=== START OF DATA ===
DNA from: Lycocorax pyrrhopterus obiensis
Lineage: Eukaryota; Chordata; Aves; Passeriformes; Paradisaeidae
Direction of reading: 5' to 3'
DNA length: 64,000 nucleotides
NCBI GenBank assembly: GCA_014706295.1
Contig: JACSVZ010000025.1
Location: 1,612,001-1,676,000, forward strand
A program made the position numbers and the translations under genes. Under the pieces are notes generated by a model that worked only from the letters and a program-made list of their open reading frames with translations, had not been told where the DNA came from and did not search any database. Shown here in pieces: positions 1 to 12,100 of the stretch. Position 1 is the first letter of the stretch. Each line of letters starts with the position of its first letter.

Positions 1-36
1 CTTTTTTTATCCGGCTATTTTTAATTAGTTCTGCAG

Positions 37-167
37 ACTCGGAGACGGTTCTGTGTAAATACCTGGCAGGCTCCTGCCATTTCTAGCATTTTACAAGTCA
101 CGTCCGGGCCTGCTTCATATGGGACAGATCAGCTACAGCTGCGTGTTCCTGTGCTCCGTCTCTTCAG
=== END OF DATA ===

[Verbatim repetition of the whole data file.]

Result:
DNA from: Lycocorax pyrrhopterus obiensis
Lineage: Eukaryota; Chordata; Aves; Passeriformes; Paradisaeidae
Direction of reading: 5' to 3'
DNA length: 64,000 nucleotides
NCBI GenBank assembly: GCA_014706295.1
Contig: JACSVZ010000025.1
Location: 1,612,001-1,676,000, forward strand
A program made the position numbers and the translations under genes. Under the pieces are notes generated by a model that worked only from the letters and a program-made list of their open reading frames with translations, had not been told where the DNA came from and did not search any database. Shown here in pieces: positions 1 to 12,100 of the stretch. Position 1 is the first letter of the stretch. Each line of letters starts with the position of its first letter.

Positions 1-36
1 CTTTTTTTATCCGGCTATTTTTAATTAGTTCTGCAG

Positions 37-167
37 ACTCGGAGACGGTTCTGTGTAAATACCTGGCAGGCTCCTGCCATTTCTAGCATTTTACAAGTCA
101 CGTCCGGGCCTGCTTCATATGGGACAGATCAGCTACAGCTGCGTGTTCCTGTGCTCCGTCTCTTCAG